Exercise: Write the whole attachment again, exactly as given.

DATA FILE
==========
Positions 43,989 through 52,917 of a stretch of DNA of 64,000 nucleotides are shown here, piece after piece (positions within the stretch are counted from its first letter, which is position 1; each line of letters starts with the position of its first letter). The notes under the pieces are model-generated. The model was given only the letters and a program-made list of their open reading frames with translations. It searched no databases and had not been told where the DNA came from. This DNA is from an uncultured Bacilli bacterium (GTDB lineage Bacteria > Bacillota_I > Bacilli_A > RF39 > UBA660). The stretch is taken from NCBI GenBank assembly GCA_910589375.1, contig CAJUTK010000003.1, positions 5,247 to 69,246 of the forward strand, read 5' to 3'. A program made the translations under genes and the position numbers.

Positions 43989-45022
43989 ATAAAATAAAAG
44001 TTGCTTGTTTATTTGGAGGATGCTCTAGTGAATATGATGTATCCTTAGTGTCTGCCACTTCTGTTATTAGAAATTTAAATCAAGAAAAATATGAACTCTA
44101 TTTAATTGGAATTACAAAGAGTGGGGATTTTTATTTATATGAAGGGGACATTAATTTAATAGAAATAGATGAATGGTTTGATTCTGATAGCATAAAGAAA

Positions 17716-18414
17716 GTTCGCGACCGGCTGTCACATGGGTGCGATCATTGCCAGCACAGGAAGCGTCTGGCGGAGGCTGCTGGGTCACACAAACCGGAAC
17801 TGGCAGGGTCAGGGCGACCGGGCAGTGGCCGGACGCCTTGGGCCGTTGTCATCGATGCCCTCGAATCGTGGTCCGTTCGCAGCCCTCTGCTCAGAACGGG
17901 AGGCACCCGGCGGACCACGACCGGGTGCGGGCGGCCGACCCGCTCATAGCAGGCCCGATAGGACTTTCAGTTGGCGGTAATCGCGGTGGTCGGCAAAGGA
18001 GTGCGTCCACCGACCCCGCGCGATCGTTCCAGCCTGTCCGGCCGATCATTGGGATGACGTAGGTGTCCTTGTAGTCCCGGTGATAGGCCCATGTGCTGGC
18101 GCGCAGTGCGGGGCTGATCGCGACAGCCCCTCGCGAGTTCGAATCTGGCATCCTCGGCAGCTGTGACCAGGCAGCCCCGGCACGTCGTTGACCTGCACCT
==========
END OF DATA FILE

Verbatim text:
Positions 43,989 through 52,917 of a stretch of DNA of 64,000 nucleotides are shown here, piece after piece (positions within the stretch are counted from its first letter, which is position 1; each line of letters starts with the position of its first letter). The notes under the pieces are model-generated. The model was given only the letters and a program-made list of their open reading frames with translations. It searched no databases and had not been told where the DNA came from. This DNA is from an uncultured Bacilli bacterium (GTDB lineage Bacteria > Bacillota_I > Bacilli_A > RF39 > UBA660). The stretch is taken from NCBI GenBank assembly GCA_910589375.1, contig CAJUTK010000003.1, positions 5,247 to 69,246 of the forward strand, read 5' to 3'. A program made the translations under genes and the position numbers.

Positions 43989-45022
43989 ATAAAATAAAAG
44001 TTGCTTGTTTATTTGGAGGATGCTCTAGTGAATATGATGTATCCTTAGTGTCTGCCACTTCTGTTATTAGAAATTTAAATCAAGAAAAATATGAACTCTA
44101 TTTAATTGGAATTACAAAGAGTGGGGATTTTTATTTATATGAAGGGGACATTAATTTAATAGAAATAGATGAATGGTTTGATTCTGATAGCATAAAGAAA

Positions 17716-18414
17716 GTTCGCGACCGGCTGTCACATGGGTGCGATCATTGCCAGCACAGGAAGCGTCTGGCGGAGGCTGCTGGGTCACACAAACCGGAAC
17801 TGGCAGGGTCAGGGCGACCGGGCAGTGGCCGGACGCCTTGGGCCGTTGTCATCGATGCCCTCGAATCGTGGTCCGTTCGCAGCCCTCTGCTCAGAACGGG
17901 AGGCACCCGGCGGACCACGACCGGGTGCGGGCGGCCGACCCGCTCATAGCAGGCCCGATAGGACTTTCAGTTGGCGGTAATCGCGGTGGTCGGCAAAGGA
18001 GTGCGTCCACCGACCCCGCGCGATCGTTCCAGCCTGTCCGGCCGATCATTGGGATGACGTAGGTGTCCTTGTAGTCCCGGTGATAGGCCCATGTGCTGGC
18101 GCGCAGTGCGGGGCTGATCGCGACAGCCCCTCGCGAGTTCGAATCTGGCATCCTCGGCAGCTGTGACCAGGCAGCCCCGGCACGTCGTTGACCTGCACCT